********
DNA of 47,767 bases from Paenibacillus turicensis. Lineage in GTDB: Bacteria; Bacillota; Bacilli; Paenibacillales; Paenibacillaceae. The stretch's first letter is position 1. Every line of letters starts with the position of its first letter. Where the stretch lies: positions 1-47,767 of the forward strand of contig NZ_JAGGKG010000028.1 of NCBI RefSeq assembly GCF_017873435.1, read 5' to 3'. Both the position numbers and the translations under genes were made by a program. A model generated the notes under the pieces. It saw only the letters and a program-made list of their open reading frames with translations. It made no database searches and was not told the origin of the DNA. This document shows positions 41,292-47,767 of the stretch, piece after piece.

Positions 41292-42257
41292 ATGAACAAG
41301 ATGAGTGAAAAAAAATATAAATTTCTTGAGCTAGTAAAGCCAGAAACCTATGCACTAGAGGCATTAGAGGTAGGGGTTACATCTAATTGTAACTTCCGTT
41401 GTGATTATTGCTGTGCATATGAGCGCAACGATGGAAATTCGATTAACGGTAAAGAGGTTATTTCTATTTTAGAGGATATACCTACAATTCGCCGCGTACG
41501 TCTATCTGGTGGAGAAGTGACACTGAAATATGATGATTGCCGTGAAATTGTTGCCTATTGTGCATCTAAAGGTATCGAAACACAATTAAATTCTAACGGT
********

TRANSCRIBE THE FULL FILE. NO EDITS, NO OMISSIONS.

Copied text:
DNA of 47,767 bases from Paenibacillus turicensis. Lineage in GTDB: Bacteria; Bacillota; Bacilli; Paenibacillales; Paenibacillaceae. The stretch's first letter is position 1. Every line of letters starts with the position of its first letter. Where the stretch lies: positions 1-47,767 of the forward strand of contig NZ_JAGGKG010000028.1 of NCBI RefSeq assembly GCF_017873435.1, read 5' to 3'. Both the position numbers and the translations under genes were made by a program. A model generated the notes under the pieces. It saw only the letters and a program-made list of their open reading frames with translations. It made no database searches and was not told the origin of the DNA. This document shows positions 41,292-47,767 of the stretch, piece after piece.

Positions 41292-42257
41292 ATGAACAAG
41301 ATGAGTGAAAAAAAATATAAATTTCTTGAGCTAGTAAAGCCAGAAACCTATGCACTAGAGGCATTAGAGGTAGGGGTTACATCTAATTGTAACTTCCGTT
41401 GTGATTATTGCTGTGCATATGAGCGCAACGATGGAAATTCGATTAACGGTAAAGAGGTTATTTCTATTTTAGAGGATATACCTACAATTCGCCGCGTACG
41501 TCTATCTGGTGGAGAAGTGACACTGAAATATGATGATTGCCGTGAAATTGTTGCCTATTGTGCATCTAAAGGTATCGAAACACAATTAAATTCTAACGGT